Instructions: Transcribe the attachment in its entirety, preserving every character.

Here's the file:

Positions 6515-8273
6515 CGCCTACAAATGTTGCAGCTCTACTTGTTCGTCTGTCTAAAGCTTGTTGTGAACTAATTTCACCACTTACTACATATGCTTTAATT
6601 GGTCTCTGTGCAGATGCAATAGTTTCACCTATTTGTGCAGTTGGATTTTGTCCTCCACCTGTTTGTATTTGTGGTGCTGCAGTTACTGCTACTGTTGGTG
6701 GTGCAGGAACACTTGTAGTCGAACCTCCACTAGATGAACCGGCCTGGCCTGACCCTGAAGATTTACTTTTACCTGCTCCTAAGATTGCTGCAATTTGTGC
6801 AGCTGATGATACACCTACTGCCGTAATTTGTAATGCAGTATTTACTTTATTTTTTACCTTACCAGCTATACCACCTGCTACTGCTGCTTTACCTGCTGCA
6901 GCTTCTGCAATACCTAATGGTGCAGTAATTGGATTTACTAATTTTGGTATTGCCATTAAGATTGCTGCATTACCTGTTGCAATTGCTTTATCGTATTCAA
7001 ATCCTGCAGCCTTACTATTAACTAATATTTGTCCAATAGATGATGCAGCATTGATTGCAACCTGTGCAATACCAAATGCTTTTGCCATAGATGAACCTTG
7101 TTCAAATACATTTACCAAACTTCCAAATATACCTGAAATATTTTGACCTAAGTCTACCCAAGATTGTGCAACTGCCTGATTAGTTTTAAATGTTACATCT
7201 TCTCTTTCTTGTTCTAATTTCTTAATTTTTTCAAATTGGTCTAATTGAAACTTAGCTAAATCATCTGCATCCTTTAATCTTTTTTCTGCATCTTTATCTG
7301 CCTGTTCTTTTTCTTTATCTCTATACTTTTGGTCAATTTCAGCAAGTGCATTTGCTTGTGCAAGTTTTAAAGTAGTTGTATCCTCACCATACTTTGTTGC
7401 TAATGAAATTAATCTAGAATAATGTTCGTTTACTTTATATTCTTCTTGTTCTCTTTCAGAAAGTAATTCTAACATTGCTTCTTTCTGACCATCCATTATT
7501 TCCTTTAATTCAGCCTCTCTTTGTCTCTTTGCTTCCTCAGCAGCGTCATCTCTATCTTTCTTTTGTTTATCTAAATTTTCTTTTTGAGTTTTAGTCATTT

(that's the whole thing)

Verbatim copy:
Positions 6515-8273
6515 CGCCTACAAATGTTGCAGCTCTACTTGTTCGTCTGTCTAAAGCTTGTTGTGAACTAATTTCACCACTTACTACATATGCTTTAATT
6601 GGTCTCTGTGCAGATGCAATAGTTTCACCTATTTGTGCAGTTGGATTTTGTCCTCCACCTGTTTGTATTTGTGGTGCTGCAGTTACTGCTACTGTTGGTG
6701 GTGCAGGAACACTTGTAGTCGAACCTCCACTAGATGAACCGGCCTGGCCTGACCCTGAAGATTTACTTTTACCTGCTCCTAAGATTGCTGCAATTTGTGC
6801 AGCTGATGATACACCTACTGCCGTAATTTGTAATGCAGTATTTACTTTATTTTTTACCTTACCAGCTATACCACCTGCTACTGCTGCTTTACCTGCTGCA
6901 GCTTCTGCAATACCTAATGGTGCAGTAATTGGATTTACTAATTTTGGTATTGCCATTAAGATTGCTGCATTACCTGTTGCAATTGCTTTATCGTATTCAA
7001 ATCCTGCAGCCTTACTATTAACTAATATTTGTCCAATAGATGATGCAGCATTGATTGCAACCTGTGCAATACCAAATGCTTTTGCCATAGATGAACCTTG
7101 TTCAAATACATTTACCAAACTTCCAAATATACCTGAAATATTTTGACCTAAGTCTACCCAAGATTGTGCAACTGCCTGATTAGTTTTAAATGTTACATCT
7201 TCTCTTTCTTGTTCTAATTTCTTAATTTTTTCAAATTGGTCTAATTGAAACTTAGCTAAATCATCTGCATCCTTTAATCTTTTTTCTGCATCTTTATCTG
7301 CCTGTTCTTTTTCTTTATCTCTATACTTTTGGTCAATTTCAGCAAGTGCATTTGCTTGTGCAAGTTTTAAAGTAGTTGTATCCTCACCATACTTTGTTGC
7401 TAATGAAATTAATCTAGAATAATGTTCGTTTACTTTATATTCTTCTTGTTCTCTTTCAGAAAGTAATTCTAACATTGCTTCTTTCTGACCATCCATTATT
7501 TCCTTTAATTCAGCCTCTCTTTGTCTCTTTGCTTCCTCAGCAGCGTCATCTCTATCTTTCTTTTGTTTATCTAAATTTTCTTTTTGAGTTTTAGTCATTT